Kimbrel still a Brave; that’s a good thing, right?

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Craig Kimbrel's four years as Braves closer is the longest among any major league closer with his current team. (Curtis Compton/AJC photo)

 

When Braves pitchers and catchers report to spring training Friday, closer Craig Kimbrel will again be among them. I know this surprises a lot of you, right? You told us as much in recent weeks.

Craig Kimbrel's four years as Braves closer is the longest among any major league closer with his current team. (Curtis Compton/AJC photo)

Craig Kimbrel’s four years as Braves closer is the longest among any major league closer with his current team. (Curtis Compton/AJC photo)

Many fans and media members were convinced that the Braves’ closer would be – or at least should be — shipped out this winter like so many others during the Braves’ rebuilding … er, remodeling project. (Braves officials are careful to avoid using the term rebuild because it has negative connotations  for some, and because the Braves didn’t strip down their roster, although they certainly did more than merely tweak it.)

Top setup men David Carpenter and Jordan Walden were traded. So were relievers Anthony Varvaro and rookie left-hander Chasen Shreve. But not the closer with the big arm and big contract.

This almost seemed to anger some out there. To me, if you’ve got a great closer under contract, and you’re not stripping the house down to the studs and starting fresh, but rather aiming to rebuild while remaining competitive in the next year or two, then it makes some sense to do all you can to make sure precious wins don’t get frittered away in the late innings.

Having a lethal closer and, better yet, proven arms to handle the seventh through ninth innings if needed, is one way to prevent demoralizing defeats for a team that can’t afford to lose games it should win after building a lead. Because it’s going to lose a whole lot of games it should lose. You follow me? I’m saying the comeback wins don’t figure to be abundant this year. So, at least prevent the other team from coming back at your expense. But that’s just my opinion. Maybe you disagree? Then vote in the poll on the left side of the blog.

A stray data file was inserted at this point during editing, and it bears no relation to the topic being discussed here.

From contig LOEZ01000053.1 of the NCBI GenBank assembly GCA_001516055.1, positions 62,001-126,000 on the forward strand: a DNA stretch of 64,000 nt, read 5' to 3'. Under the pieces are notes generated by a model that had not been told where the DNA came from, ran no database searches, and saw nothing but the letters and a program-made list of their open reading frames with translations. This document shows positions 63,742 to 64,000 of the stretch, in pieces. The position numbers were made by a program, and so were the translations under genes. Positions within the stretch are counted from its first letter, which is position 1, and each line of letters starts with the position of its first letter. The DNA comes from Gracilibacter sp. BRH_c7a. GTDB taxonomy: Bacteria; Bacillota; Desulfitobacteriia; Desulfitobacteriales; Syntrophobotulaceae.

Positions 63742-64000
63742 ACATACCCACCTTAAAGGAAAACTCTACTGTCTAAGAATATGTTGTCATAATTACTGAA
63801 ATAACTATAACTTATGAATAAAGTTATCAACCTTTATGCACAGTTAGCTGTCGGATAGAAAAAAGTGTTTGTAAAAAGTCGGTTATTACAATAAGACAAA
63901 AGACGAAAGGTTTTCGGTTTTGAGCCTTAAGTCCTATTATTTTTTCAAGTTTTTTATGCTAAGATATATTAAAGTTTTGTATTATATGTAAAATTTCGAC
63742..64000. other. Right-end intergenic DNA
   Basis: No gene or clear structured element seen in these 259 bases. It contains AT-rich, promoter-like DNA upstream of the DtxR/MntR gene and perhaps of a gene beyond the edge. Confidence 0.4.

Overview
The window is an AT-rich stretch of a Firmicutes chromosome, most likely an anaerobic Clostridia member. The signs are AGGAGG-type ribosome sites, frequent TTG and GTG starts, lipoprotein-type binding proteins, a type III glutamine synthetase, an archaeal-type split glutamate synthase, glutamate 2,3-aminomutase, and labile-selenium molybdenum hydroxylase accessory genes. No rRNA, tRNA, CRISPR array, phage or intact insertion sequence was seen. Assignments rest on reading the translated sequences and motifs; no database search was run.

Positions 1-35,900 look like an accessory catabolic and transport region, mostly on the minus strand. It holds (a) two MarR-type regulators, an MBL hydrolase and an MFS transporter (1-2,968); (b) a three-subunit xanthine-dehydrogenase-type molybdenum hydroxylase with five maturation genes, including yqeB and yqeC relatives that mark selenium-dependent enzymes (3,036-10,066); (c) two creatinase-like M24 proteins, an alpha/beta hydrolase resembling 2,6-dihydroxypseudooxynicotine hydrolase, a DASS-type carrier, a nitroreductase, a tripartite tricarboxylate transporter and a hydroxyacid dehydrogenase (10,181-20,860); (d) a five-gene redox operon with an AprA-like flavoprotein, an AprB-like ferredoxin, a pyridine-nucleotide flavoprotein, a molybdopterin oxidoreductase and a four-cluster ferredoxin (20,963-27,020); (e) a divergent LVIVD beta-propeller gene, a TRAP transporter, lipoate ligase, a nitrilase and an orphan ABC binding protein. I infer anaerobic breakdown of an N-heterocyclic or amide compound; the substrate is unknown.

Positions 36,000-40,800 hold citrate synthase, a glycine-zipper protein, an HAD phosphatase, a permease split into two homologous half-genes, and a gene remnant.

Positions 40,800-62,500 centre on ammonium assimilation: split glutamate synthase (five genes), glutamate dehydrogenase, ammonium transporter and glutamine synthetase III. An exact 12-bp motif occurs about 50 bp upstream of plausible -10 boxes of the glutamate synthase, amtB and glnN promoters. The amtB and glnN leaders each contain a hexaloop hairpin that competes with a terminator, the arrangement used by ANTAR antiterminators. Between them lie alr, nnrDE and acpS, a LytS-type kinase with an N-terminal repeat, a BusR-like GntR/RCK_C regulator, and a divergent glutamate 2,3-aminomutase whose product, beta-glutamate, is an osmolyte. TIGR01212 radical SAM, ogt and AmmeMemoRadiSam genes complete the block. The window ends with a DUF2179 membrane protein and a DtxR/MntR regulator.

The other thing is, the Braves don’t intend to be as bad this year as a lot of people think, and they certainly don’t plan on being non-contenders for as long as some believe they will be. They want to be major players in 2017, as in World Series contenders. Don’t know about that, but I think they could be pretty good as soon as ’16 if a few things go their way and a few players develop quickly, such as leadoff man/second baseman Jose Peraza and a few other prospects they acquired this winter, particularly a couple of big-time pitchers.

But anyway, getting back to Kimbrel….

Plenty of folks who don’t know him nevertheless don’t hesitate in offering opinions on what Kimbrel must’ve thought about the situation this winter and opined on what is “fair” to him – or to Freddie Freeman, another who some believe should be traded rather than forced to toil for a non-contender during his prime.

Nonsense. Freeman is being paid quite handsomely to perform, he and his wife like Atlanta, and he’s signed to a fair (for both sides) eight-year contract that runs through 2021, and he’ll be making more than $20 million annually in the last five years of that deal, all of which will come when the Braves are in their new ballpark.

“Yeah, there has been a lot of change, there’s no denying that,” Kimbrel said last week, before offering his take on spring training and the upcoming regular season. “It’s exciting. Going in, obviously guys you spent a lot of time with over the last few years, seeing them with other teams and hoping the best for them. But also getting new teammates and a new team, because we are a new team. It is exciting on that end.

“Obviously our expectations are still going to be high; they’re high every year. We don’t play this game and hope to come in second. We play this game to come in first. That’s going to be our expectations and our goal, and it’s going to be fun to get to know the guys we’re going to do it with.”

The bullpen again figures to be a Braves strength, and could even be quite formidable with former All-Star closers Jason Grilli and Jim Johnson signed as free agents to serve as setup men.

There are question marks about both due to age – Grilli is 38 — and/or past injuries, and it must be noted that Johnson’s performance plummeted from 50-save-a-year level in 2012-2013 to really bad last season, a precarious decline of which we don’t normally see from a guy in such a short period. But he’s only 31, and if he can recapture close to the form he had with Baltimore in 2012-2013, when the 6-foot-6 righty led the majors with 101 saves in that two-year span … well, let’s just say it’s not hard to see where the Braves are trying to go with this. Recall what the Royals did this past fall with their lights-out bullpen trio.